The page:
PA ANALYSIS Russian roulette

Few contrarians are willing to put a gun to their head in what is appearing to be a game of Russian stock market roulette.

PA ANALYSIS Russian roulette


The political jousting between East and West is no doubt lending a grim air to economic headlines, but to what extent should these impact investor decisions? 
“Investors should not base their decisions on the headlines and focus on value. Tensions may escalate further in the near-term, but this crisis looks likely to be resolved diplomatically,” according to emerging market specialist Ashmore’s head of research, Jan Dehn.
Investment experts are understandably cautious about voicing direct opinions on the current state of play for Russian equity focused funds. But from an observer’s perspective two themes are emerging, the macro verses the market view.

Macro environment

Dehn believes that we are still in the escalation phase of this conflict.
“Further escalation is already having economic costs, especially for Russia. S&P’s downgrade of the credit this past week is an example. Further sanctions would be another cost. The Russian central bank’s decision to raise rates by 50bps to 7.5% is a third example. Business confidence will also be hurt by the lingering uncertainty.”
However, he points out that Russia’s credit fundamentals are extremely strong. 
“Net of official fiscal reserves, Russia’s total public debt to GDP ratio at the end of 2013 was just 1.5%. A weaker Ruble actually improves the public finances, thus improving the government’s ability to pay. Besides, Putin is popular. In other words, Russia can stomach a lot of pain, both economically and politically.”
Nevertheless looking forward in 2014, there are indications that Russia’s growth has been impacted by headline-seizing events. 
According to Dilek Capanoglu, chief investment officer and manager of the Allianz Global Emerging Markets Equity Fund, growth is likely to be below potential in 2014.
“Consumption was the key driver of real GDP growth in 2013 and is expected to remain the key driver in 2014, though likely at a slower pace due to expected moderate real wage growth and a weak currency.”
She also highlights the fact that the global oil price remains strong, unlike in the 2009 crisis which was accompanied by a 70% collapse in the oil price. This factor, coupled with a weak Ruble, is conducive to a supportive macro environment. 
“A further de-escalation of the situation could offer upside potential,” she adds.
Russian debt is very low, signalling that the economy’s fundamentals are not bad for the time being. 
“If sanctions were to increase there would likely be short to medium term growth implications. But Russia’s debt is another story,” head of fund research at Brewin Dolphin, Ben Gutteridge, says.
As of 18 April, Russia’s foreign exchange and gold reserves amounted to $482bn, surpassed only by China, Japan, Saudi Arabia, and Switzerland, according to data released by Ashmore and Bloomberg. Net of official fiscal reserves, Russia’s total public debt to GDP ratio at the end of 2013 was just 1.5%.

Market view

When it comes down to buying, selling or holding Russian stocks, the general consensus is a wary one.
“We would need to see more concrete evidence that the geopolitical situation is not escalating before recommending a Russia dedicated fund,” Gutteridge says.
“On generalist emerging market funds that have a typical benchmark position in Russian equities, we would be more comfortable with fund managers underweight in Russian stocks – we wouldn’t want to see excessive exposure.”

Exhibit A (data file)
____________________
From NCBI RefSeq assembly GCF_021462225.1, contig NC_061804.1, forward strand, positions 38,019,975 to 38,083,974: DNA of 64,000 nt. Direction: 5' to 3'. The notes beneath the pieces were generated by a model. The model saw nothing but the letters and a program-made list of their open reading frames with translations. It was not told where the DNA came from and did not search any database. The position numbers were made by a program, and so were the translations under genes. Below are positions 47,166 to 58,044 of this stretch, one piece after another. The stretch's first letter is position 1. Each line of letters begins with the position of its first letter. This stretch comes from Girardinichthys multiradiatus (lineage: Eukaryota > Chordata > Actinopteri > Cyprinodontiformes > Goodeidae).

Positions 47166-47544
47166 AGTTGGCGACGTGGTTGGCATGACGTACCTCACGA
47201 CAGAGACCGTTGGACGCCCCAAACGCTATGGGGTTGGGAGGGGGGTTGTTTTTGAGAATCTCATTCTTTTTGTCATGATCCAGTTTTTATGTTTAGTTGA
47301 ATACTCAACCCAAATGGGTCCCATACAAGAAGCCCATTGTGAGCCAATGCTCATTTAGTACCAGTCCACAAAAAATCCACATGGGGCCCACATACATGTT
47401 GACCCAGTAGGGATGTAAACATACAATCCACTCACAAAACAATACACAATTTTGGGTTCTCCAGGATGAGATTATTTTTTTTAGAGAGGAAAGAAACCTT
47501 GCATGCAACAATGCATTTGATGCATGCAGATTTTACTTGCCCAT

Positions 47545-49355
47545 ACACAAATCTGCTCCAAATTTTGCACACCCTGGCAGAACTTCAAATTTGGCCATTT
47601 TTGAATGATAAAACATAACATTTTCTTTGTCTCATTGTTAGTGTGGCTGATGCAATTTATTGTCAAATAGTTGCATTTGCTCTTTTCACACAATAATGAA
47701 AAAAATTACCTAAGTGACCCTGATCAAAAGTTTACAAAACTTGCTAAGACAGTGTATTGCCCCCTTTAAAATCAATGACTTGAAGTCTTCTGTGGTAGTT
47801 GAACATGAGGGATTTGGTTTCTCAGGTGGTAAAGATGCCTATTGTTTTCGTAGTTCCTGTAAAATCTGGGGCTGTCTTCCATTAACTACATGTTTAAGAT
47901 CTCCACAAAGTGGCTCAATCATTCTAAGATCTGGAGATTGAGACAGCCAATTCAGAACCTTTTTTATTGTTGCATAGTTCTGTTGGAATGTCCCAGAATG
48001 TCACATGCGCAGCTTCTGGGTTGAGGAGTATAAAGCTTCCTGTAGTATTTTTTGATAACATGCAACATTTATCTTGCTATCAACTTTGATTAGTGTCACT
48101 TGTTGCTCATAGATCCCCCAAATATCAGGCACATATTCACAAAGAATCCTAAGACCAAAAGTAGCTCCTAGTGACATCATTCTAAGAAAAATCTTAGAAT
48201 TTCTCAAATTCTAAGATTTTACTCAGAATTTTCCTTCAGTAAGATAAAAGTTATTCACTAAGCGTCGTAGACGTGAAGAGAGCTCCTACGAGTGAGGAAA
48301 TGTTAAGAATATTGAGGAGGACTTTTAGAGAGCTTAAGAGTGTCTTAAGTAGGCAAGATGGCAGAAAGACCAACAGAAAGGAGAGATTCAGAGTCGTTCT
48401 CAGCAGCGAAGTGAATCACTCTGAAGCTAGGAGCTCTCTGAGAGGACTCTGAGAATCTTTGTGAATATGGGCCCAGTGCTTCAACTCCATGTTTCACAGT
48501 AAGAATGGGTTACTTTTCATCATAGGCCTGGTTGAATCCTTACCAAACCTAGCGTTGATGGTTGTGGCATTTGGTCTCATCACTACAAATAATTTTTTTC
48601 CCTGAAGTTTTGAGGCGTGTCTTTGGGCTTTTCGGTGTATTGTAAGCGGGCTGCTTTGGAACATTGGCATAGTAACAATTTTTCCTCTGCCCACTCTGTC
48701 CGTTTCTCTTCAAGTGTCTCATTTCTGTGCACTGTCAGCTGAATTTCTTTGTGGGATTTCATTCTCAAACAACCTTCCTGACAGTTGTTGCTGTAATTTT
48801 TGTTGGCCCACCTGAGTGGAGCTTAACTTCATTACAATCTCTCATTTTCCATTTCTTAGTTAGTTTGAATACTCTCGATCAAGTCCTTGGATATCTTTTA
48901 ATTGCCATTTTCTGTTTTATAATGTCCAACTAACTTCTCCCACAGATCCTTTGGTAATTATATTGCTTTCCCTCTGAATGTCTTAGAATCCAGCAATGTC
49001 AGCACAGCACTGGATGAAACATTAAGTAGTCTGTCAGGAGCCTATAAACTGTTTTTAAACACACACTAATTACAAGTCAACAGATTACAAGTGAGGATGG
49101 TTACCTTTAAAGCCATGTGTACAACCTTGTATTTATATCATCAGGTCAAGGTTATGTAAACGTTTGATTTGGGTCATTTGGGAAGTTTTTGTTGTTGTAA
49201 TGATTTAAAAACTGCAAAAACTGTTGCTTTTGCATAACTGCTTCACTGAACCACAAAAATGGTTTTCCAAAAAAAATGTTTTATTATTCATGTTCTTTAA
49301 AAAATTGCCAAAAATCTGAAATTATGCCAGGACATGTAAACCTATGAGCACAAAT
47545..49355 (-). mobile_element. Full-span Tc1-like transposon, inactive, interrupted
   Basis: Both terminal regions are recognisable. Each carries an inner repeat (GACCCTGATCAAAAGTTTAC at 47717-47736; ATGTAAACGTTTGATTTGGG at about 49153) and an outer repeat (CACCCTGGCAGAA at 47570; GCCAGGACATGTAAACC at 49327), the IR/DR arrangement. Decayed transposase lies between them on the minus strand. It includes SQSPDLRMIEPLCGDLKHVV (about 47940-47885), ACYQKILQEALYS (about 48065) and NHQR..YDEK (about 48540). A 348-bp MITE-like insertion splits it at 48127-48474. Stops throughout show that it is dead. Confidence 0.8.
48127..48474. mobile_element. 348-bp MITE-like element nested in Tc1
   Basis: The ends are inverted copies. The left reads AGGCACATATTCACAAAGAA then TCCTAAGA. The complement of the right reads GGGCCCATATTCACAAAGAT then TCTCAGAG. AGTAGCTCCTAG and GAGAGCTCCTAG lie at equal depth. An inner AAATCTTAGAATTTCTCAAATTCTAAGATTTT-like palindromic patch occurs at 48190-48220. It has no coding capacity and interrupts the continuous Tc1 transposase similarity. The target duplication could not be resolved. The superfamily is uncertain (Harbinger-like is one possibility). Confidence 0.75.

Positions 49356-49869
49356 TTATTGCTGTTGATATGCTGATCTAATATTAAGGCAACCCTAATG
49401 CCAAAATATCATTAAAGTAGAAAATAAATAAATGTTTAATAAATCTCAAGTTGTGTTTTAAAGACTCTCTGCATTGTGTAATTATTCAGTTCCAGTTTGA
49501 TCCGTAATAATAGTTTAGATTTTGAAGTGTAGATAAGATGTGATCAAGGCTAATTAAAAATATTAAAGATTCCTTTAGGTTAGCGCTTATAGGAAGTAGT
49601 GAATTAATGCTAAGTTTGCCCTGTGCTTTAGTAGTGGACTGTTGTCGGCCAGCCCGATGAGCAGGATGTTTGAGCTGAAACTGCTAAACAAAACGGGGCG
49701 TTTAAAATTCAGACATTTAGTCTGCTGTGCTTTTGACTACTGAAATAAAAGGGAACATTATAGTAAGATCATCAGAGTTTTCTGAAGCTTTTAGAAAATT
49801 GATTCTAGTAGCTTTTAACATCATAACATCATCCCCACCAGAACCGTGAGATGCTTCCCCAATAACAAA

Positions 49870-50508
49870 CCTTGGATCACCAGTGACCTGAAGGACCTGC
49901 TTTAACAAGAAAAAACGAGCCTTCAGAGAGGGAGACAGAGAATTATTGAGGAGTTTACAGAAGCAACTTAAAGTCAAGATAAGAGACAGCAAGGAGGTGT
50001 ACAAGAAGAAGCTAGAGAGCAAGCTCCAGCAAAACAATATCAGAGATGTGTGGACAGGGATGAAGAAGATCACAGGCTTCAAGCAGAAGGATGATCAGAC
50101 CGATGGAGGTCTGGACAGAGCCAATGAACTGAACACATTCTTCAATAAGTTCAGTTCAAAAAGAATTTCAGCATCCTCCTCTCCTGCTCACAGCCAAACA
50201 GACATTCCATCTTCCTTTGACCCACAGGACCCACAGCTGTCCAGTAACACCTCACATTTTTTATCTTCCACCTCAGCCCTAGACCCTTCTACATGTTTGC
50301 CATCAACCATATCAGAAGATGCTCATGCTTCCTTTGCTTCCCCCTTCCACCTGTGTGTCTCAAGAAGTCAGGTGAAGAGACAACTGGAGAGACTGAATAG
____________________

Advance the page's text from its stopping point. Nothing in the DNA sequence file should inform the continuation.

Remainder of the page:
As Ashmore’s Dehn summarises, “Given Russia’s ability and willingness to pay, we think the right strategy is to add at weak levels, not to sell at or near the bottom.”
Similarly, Capanoglu says she has reduced the exposure of the Allianz Global Emerging Markets Equity fund to Russia to an underweight positioning but hasn’t sold out completely. She still sees positive prospects for certain stocks.
“We prefer companies with a structural growth, healthy balance sheet and good dividend prospects.”
Within Russia, these include overweight shares in Russia’s largest independent gas producer Novatek and leading Russian oil producer Surgutneftegaz in the energy sector. She is underweight in Lukoil and Gazprom and has zero exposure to Rosneft, Tatneft and Transneft. 
When it comes to consumers, she is particularly upbeat on long-term structural growth in this sector.
“Despite the challenges the consumer faces currently we expect the long-term structural growth theme to be intact. We continue to favour Magnit. The company is in our view best positioned to weather the current environment.”
In the telecoms sector, she has sold out of MTS and concentrated exposure in Megafon, which does not have any Ukraine exposure and is expected to benefit more from data growth.
The fund has no exposure to metals and mining, and the agricultural sectors, but retains stocks in financials such as Sberbank, Russia’s largest bank.
“Given its dominant position in deposit collection it currently enjoys a strong competitive advantage. With that Sberbank seems well placed to benefit from the growth opportunities of an underpenetrated Russian banking sector,” according to Capanoglu. 

Investor decisions

When it comes to making a decision on Russian stocks, a middle-of the way approach seems to be investors’ best bet, with few if any contrarians willing to put a gun to their head. Short to medium-term uncertainty is high and pushing stocks down.  However the long-term economic fundamentals of the Russian economy are strong and signalling profit potential in the long term, assuming that the geopolitical situation does not spiral out of control. Keeping portfolios underweight in Russian equities balances the risk but allows for flexibility of returns should trade sanctions lift. 


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